Ms Cheung said one growing trend is the use of artificial intelligence (AI) and data analytics to understand the customer. This is revolutionising online searching, she said. For example, customer only need to upload a picture of what they want and the computer will find a retailer of the product. “This streamlines the online shopping experience,” Ms Cheung said.
Focusing on Customer Experience
Ms Girard emphasised the importance of focusing on the customer experience. E-commerce is everywhere, so it is important to build a foundation to understand the customer and use this to engage them and respond to their needs and desires, she said. The goal is to transform the experience of the customer. “Being customer-centric is a culture,” she said. “It’s not simply a question of using tech. Companies must transform their organisations.”
In response to the question of how to drive growth, Ms Cheung said: “It’s really about understanding the customer.” The use of AI and big data allows e-tailers to improve their conversion rate. “When companies can predict what the customer wants, they can increase turnover and reduce inventory.”
Ms Chow said that data is useful, but making sense of it can be challenging. It requires an innovative approach. “Companies need to find a product that solves a consumer’s problem,” she said. It is also important for physical retailers to integrate the online and offline experience, since a lot of people still prefer to visit a physical store. So ShopBack offers cashback offline as well.
Ms Zehr said online channels can help retailers target and segment customers, so it is important to integrate the online and offline experience. “Shopee helps retailers become customer-centric,” she explained. With Shopee, they join a marketplace instead of being just one isolated store online. Each seller leverages the others to build and expand their customer base. This allows very small e-tailers to join the platform and leverage the popularity of the larger e-tailers.
Mr Liao shared some very important data on the importance of catching the customer’s attention immediately. According to Google’s findings, 53% of mobile users lose patience after only three seconds if what they see does not interest them, and every three seconds there is a 70% drop in revenue potential. “It’s important to make websites and mobile apps interesting,” he said. According to Mr Liao, the internet giants are all looking for the next big trend: for example, using Google Assistant not just to buy and sell things online, but also to run home appliances.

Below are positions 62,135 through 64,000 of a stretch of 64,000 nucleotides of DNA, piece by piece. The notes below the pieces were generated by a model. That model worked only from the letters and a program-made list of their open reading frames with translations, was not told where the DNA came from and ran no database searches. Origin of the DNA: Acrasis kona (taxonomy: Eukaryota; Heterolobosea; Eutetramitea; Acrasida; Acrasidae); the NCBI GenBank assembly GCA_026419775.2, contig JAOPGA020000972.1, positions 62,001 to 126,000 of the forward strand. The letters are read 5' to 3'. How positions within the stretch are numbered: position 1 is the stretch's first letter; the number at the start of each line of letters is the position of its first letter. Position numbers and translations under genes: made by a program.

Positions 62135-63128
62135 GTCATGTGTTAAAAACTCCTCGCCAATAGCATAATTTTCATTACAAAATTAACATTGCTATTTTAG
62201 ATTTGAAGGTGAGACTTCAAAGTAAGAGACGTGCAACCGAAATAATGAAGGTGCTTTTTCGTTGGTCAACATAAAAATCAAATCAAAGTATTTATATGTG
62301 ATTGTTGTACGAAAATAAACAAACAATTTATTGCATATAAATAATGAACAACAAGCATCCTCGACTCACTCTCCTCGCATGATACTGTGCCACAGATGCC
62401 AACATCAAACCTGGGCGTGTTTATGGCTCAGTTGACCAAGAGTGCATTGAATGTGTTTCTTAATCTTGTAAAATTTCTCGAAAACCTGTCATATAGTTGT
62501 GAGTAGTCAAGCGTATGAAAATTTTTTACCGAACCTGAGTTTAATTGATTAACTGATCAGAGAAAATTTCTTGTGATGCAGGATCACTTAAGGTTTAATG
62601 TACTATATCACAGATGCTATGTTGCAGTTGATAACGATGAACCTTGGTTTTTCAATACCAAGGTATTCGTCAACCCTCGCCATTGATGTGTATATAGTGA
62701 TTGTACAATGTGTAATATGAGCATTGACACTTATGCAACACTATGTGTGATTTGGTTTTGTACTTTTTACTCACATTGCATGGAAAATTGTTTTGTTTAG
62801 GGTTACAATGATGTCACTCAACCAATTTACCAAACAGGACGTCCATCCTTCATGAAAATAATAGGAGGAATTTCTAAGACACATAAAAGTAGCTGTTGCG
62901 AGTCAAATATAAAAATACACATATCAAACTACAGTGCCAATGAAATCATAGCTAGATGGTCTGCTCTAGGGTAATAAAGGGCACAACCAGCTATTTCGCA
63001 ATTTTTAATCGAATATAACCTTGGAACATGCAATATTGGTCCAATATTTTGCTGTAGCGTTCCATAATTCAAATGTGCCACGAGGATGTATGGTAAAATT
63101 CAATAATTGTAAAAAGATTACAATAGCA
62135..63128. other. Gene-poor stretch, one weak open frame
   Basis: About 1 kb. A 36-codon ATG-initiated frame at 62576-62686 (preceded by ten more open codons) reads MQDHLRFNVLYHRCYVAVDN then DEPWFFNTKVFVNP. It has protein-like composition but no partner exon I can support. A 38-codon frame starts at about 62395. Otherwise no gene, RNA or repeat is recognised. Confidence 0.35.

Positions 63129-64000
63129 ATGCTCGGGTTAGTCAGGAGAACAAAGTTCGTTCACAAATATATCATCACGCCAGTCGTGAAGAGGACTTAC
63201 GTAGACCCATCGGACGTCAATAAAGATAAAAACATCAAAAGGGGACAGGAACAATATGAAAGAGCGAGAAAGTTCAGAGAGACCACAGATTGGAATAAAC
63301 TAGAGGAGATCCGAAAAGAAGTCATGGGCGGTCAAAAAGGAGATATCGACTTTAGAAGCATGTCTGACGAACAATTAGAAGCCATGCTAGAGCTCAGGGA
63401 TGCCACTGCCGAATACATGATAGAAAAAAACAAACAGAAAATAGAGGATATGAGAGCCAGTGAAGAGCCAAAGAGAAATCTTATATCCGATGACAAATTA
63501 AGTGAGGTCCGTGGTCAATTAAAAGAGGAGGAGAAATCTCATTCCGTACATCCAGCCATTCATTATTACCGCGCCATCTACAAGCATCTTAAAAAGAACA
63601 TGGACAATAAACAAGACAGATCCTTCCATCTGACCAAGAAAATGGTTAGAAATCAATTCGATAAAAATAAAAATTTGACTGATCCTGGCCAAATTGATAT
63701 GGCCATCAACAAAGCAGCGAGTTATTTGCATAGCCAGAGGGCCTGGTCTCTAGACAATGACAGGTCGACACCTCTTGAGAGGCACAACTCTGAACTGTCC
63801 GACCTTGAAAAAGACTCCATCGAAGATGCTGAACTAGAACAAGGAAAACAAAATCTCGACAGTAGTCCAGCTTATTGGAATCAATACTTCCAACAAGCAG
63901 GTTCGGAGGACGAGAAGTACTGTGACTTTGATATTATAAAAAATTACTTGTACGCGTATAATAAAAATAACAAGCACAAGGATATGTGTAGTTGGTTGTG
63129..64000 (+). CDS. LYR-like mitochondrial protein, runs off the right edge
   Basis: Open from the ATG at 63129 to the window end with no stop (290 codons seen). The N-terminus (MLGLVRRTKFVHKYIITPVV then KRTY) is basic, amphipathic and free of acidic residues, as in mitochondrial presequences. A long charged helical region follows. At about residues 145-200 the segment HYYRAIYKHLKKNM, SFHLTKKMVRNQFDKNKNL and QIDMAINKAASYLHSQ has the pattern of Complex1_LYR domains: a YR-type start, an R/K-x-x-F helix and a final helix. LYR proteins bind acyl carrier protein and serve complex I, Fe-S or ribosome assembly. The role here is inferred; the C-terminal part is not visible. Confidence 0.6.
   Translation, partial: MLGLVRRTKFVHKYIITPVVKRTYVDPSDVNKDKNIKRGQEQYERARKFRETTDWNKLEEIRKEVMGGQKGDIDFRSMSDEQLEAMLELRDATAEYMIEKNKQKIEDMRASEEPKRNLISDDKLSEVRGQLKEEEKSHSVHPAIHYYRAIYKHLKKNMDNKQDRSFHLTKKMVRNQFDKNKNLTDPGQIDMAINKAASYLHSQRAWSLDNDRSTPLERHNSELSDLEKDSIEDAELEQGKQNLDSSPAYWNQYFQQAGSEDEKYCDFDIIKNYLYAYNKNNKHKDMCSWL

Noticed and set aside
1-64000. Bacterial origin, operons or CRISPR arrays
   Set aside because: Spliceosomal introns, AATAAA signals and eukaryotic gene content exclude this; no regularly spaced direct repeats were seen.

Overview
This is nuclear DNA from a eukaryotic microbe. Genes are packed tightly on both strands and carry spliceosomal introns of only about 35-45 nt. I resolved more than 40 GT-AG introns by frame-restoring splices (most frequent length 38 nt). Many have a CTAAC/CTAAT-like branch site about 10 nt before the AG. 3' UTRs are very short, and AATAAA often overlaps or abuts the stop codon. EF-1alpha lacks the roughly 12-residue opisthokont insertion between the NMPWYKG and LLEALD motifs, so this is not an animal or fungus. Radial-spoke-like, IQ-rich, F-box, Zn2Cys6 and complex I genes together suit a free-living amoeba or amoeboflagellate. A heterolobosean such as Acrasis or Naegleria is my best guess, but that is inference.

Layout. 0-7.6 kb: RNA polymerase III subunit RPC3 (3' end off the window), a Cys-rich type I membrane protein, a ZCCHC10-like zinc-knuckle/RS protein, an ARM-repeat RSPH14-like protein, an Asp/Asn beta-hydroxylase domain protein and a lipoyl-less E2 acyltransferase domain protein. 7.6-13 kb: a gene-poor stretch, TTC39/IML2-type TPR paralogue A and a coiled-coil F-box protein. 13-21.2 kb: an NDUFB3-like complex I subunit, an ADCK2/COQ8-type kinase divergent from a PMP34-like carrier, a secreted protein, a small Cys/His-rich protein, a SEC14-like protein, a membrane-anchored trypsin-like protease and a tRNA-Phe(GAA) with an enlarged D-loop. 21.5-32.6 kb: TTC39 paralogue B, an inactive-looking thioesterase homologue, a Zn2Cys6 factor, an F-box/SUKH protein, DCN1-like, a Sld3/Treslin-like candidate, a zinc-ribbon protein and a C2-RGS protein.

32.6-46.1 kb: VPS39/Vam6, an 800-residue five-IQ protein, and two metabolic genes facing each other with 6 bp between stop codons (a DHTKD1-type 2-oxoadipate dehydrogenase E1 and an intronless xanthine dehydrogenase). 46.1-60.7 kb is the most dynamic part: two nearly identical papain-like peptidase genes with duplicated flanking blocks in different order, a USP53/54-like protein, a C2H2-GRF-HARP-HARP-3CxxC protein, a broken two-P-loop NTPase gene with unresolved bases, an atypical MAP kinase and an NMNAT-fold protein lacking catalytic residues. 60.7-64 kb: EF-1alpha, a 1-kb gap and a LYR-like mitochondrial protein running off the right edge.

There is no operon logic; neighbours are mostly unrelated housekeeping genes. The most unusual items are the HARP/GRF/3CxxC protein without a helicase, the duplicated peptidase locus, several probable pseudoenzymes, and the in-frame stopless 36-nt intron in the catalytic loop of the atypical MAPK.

One question from the audience involved concerns about the vast amount of data companies are collecting from online customers. Ms Cheung said it needs to be built on a system of trust and privacy. “We are responsible for safeguarding this information, and if we abuse this trust, we will fail in the long run,” she said.
Other Technology-focused Events Create Synergy
The HKTDC is holding a total five events at the Hong Kong Convention and Exhibition Centre this week – yesterday’s Asian E-tailing Summit, the HKTDC SmartBiz Expo (5-7 Dec), HKTDC Hong Kong International Franchising Show (5-7 Dec), Business of IP Asia Forum (6-7 Dec) and DesignInspire (6-8 Dec). These events focus on new technology and cover various stages of the supply chain, including research and development, design, production, sales and marketing. They aim to help SMEs enhance their competitiveness and cost-effectiveness and develop new business areas and markets to adapt to the ever-changing economic landscape.
HKTDC SmartBiz Expo: http://www.hktdc.com/smartbizexpo
Asian E-tailing Summit: http://www.asianetailingsummit.com
Business of IP Asia Forum: http://www.bipasiaforum.com
HKTDC Hong Kong International Franchising Show: http://www.hktdc.com/hkifs
Photo download: https://bit.ly/2rlrHrb
Established in 1966, the Hong Kong Trade Development Council (HKTDC) is a statutory body dedicated to creating opportunities for Hong Kong’s businesses. With 50 offices globally, including 13 on the Chinese mainland, the HKTDC promotes Hong Kong as a platform for doing business with China, Asia and the world. With more than 50 years of experience, the HKTDC organises international exhibitions, conferences and business missions to provide companies, particularly SMEs, with business opportunities on the mainland and in international markets, while providing business insights and information via trade publications, research reports and digital channels including the media room. For more information, please visit:www.hktdc.com/aboutus. Follow us on Google+, Twitter@hktdc, LinkedIn.